Jeff, a dad of two daughters, made a decision when his oldest girl started developing breasts. Aware that his ex-wife wasn’t comfortable talking about sex or body parts, he got some sanitary pads and explained to both girls all about menstruation and what to do when they got their first period. “Sure, their faces were red,” he recalls, “but ever since then, they’ve come to me with questions and talked with me about their boyfriend problems. I guess I proved myself to them.”
Does this story inspire you? Wig you out? A little bit of both?
If you’re a dad, you may feel at a loss as to how dads can help with periods. Many dads and moms make the assumption that dads and stepdads should steer clear when a daughter starts physically maturing. But, like Jeff, we dads have a whole lot to offer as our daughters move through puberty. Here’s what Jeff and others have discovered: The more regularly you provide the facts, the easier it gets to do it. Plus, these conversations have a wonderful way of delivering a vital resource that every girl needs: accurate information about love, sexuality, abuse, safety, self-respect, conception, desire, and what’s happening with her body and emotions.
We dads have far more influence on our daughters than we think, and that’s why it’s crucial that we don’t express (or have) an “eewww—GROSS!” attitude about menstruation and other puberty-related topics. The basic biological setup of females is as easy to understand as household plumbing, and there are many useful books, including The Period Book: Everything You Don’t Want to Ask (But Need To Know) and Growing Up: It’s a Girl Thing—Straight Talk about First Bras, First Periods, and Your Changing Body. For your sons, there’s What’s Going on Down There?: Answers to Questions Boys Find Hard to Ask.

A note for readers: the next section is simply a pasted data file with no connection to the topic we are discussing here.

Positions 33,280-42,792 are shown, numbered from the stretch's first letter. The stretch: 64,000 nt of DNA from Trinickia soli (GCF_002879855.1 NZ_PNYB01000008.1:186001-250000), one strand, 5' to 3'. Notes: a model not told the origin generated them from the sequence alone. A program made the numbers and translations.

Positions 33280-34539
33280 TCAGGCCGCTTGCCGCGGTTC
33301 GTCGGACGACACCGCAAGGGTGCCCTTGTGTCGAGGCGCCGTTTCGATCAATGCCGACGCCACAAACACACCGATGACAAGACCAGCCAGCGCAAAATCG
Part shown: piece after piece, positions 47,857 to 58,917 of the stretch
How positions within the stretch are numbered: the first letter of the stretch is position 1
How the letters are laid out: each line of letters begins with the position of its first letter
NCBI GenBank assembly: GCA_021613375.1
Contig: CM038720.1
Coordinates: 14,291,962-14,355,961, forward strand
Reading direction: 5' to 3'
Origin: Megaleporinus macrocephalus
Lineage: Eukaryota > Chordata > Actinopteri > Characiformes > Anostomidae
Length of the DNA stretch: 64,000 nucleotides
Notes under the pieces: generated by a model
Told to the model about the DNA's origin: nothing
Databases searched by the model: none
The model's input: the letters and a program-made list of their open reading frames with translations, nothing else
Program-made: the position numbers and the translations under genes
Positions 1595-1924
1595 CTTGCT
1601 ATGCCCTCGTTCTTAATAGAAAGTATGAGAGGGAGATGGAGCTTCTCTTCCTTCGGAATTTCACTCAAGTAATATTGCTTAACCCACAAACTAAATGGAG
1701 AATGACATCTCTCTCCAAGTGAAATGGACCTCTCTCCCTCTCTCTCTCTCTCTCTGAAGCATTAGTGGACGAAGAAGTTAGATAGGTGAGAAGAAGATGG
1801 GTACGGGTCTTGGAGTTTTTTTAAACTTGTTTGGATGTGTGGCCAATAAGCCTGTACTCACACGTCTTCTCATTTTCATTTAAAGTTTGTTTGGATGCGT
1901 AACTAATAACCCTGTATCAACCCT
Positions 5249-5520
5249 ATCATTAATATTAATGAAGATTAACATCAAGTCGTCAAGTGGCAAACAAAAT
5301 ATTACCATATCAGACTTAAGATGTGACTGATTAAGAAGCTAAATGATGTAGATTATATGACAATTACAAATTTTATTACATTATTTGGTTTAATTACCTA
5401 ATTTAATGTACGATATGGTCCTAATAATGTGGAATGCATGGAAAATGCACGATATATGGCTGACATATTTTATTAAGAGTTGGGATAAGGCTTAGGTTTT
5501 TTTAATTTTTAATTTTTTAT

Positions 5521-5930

However, we can’t stop with explaining the location of the scrotum and clitoris. That would be like installing plumbing in a bathroom and then never using it to brush your teeth or take a shower. We have to understand—and articulate—the value of human sexuality and how people use (and misuse) it in the world.
Fathers can talk to daughters about these things. Not just with a one-time-only Big Talk about the birds and the bees, but with lots of little chats arising easily in the ongoing learning opportunities everyday life provides. Each time, I promise, it gets easier. And each time, we show our girls we’re go-to dads they can count on.
Joe Kelly is author of Dads and Daughters: How to Inspire, Understand, and Support Your Daughter When She’s Growing Up so Fast and other books.